Bookcase-Cam - Day Five
Superficial followers of this journal will rate this day as one of inaction and boredom, simply because for pretty much the whole time, this was all one could see:
I wouldn't blame someone even for turning to the Winter Olympics under these Spartan conditions. But the dedicated watcher could still find more cerebral, subtle activities to monitor (kind of like curling as compared to, say, giant slalom). For example, here Pop considers the day's upcoming events over a morning cup of coffee...
...at lunch, we discuss how to efficiently allocate plywood so as to leave the largest offcuts for future projects, as well as how to preserve airflow to the cold air return that the north cabinet will cover up...
...and just before dinner, we clarify how a significant but ultimately minor mistake -- not leaving an overhang on the top of the cabinets two days ago -- will affect the miter joint on the bullnose return.
The keenest viewers will note how the day's varying light gently modulates the living room color, and that I have changed my pants.
If only the Bookcase-Cam had a cord long enough to stretch to the basement shop, where the table and radial arm saws strained all day long through our most productive day so far. We decimated the remaining plywood stock, except for the full sheet that the 12 shelves will be taken from, and the 1/4" stock for the bookcase backs. It was a day of ever-growing sawdust mounds and screaming saw blades, including a violent protest as I bound an irregular scrap piece on the table saw blade and narrowly avoided a nasty kickback incident -- a harrowing episode whose chief consequence was to refocus my mind on clean procedure. Power tool safety is no accident!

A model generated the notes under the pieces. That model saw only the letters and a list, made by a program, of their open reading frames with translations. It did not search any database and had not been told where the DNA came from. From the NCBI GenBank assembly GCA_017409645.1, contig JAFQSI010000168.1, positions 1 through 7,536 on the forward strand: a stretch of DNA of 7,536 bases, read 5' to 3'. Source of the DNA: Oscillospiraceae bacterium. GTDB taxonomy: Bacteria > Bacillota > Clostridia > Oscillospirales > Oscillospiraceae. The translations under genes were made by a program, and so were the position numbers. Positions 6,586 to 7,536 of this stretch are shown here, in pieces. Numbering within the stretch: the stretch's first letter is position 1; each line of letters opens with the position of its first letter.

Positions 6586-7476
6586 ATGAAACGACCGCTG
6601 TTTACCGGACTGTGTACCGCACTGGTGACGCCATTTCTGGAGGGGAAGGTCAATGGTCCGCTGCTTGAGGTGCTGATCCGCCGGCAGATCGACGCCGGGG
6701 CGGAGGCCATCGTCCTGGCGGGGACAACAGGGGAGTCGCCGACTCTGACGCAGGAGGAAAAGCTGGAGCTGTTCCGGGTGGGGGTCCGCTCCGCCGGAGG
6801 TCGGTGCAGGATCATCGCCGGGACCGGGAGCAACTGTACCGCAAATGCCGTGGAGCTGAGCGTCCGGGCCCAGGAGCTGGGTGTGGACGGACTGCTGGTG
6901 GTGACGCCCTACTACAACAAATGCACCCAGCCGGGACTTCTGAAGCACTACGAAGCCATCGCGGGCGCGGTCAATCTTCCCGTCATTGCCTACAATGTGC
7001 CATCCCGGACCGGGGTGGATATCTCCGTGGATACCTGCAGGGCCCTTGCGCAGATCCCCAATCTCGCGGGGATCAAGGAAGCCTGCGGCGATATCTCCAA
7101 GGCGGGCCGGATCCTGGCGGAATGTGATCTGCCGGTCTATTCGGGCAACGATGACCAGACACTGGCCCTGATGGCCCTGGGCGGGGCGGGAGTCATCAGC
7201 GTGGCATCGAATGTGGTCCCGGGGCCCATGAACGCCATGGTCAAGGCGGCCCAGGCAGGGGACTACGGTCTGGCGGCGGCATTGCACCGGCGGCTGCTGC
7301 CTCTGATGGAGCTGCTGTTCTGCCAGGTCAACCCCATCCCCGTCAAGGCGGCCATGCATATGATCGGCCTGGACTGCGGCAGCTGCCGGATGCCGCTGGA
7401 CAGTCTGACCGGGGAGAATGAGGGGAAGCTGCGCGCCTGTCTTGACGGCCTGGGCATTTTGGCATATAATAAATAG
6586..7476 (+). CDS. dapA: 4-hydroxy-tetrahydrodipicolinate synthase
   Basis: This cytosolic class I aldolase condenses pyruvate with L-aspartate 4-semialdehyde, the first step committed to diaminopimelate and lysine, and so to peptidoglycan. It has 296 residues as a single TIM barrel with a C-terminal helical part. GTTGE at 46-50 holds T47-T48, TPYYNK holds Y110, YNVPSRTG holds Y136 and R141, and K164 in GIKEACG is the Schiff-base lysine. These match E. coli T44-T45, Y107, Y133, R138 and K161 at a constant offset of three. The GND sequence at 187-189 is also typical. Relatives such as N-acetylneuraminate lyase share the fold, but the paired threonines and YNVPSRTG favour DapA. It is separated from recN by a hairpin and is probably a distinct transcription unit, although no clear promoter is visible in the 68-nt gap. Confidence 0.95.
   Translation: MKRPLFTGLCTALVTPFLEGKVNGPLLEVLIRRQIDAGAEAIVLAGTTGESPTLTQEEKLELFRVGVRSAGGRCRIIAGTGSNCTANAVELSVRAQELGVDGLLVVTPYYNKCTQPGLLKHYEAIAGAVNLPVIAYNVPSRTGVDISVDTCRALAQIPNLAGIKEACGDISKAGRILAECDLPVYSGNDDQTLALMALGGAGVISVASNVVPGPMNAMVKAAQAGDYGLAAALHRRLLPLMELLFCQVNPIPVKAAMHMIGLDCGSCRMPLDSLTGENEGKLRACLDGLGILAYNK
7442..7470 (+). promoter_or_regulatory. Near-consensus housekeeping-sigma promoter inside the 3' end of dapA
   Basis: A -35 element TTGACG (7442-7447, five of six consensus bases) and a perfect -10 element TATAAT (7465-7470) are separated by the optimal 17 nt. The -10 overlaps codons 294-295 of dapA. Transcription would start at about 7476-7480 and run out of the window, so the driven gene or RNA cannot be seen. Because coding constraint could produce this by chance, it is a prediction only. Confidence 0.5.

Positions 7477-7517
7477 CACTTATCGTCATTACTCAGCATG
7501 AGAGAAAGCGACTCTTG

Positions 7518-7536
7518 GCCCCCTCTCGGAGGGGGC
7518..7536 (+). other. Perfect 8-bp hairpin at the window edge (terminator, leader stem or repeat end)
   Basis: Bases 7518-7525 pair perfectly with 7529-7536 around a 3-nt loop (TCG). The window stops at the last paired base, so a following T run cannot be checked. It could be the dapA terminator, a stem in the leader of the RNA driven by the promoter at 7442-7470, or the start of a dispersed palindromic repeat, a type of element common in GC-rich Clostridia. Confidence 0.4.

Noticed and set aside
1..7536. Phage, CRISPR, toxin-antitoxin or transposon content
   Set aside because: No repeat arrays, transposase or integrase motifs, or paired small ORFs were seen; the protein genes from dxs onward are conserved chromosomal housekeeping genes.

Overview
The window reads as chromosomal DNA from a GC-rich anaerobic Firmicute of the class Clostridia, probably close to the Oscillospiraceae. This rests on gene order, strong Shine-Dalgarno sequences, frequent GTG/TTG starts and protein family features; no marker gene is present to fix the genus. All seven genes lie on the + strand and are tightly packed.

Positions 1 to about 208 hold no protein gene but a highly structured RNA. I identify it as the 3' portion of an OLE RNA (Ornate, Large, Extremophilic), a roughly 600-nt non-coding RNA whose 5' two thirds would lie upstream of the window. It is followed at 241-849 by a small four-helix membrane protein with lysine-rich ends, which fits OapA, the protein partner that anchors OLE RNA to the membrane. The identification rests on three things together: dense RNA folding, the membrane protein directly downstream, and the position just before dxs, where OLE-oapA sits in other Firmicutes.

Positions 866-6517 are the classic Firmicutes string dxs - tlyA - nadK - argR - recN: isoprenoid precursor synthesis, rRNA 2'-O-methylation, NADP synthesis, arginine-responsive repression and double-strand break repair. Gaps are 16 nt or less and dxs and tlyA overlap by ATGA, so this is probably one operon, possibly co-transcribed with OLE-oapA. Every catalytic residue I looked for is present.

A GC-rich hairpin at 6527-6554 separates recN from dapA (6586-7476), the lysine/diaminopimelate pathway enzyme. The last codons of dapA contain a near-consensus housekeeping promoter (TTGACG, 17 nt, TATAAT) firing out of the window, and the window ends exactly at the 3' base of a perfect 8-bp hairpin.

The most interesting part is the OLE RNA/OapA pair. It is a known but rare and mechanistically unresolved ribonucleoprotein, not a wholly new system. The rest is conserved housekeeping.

It was also a day of resourcefulness: From humble plywood offcuts, we fashioned an outstanding rip fence extension that allowed us to handle wide & long stock on the table saw with aplomb, rather than having to make our big cuts in the cold garage with the circular saw & straightedge. I doubt the "official" one Ryobi sells as an accessory to my saw would be as solid and true. We also created a featherboard and hold-down system on the radial arm saw's table, for minimal variation of depth in the dadoes for the shelf standards (no, we never considered surface-mounting them and if you have any decency you'll never mention that technique in our presence). The technique is re-usable, even though the fixture is not, alas...
The day saw a couple of firsts as well, reflecting my increasing ambitions and shop capacities: I finally made use of my cunning placement of the radial arm saw, opening not only the outside door on its left but also the closet door on its right, in order to feed long stock through it. I also temporarily reconfigured the table saw's framework to handle the wider stock we were reducing.
And there was a shift in attitude. Early in the day, to avoid changing a radial saw depth setting that we knew we'd have to reproduce, we took an hour to plan all future cuts and resolve all details of framing. This planning step proved the turning point from a tedious, one-piece-at-a-time mode of operations to a much more satisfying way of working based on mass production. We continued from that point with much improved speed and efficiency. We were so enthusiastic that we intended to continue after dinner, but after we stopped I realized how tired I was and called it a day.
And last but by no means least, Pop changed his ticket from Friday morning to Sunday. Two more days to make progress -- and one more day to skip work -- woo hoo!
Tomorrow, the moment you web-watchers have been waiting for: The upper bookcase section goes in atop the south cabinet! Can you feel the excitement?
Initial week of daily activity: |
Day 1 |
Long-term weekend progress: |
Intermittent bursts of effort: |
Comments? e-mail me.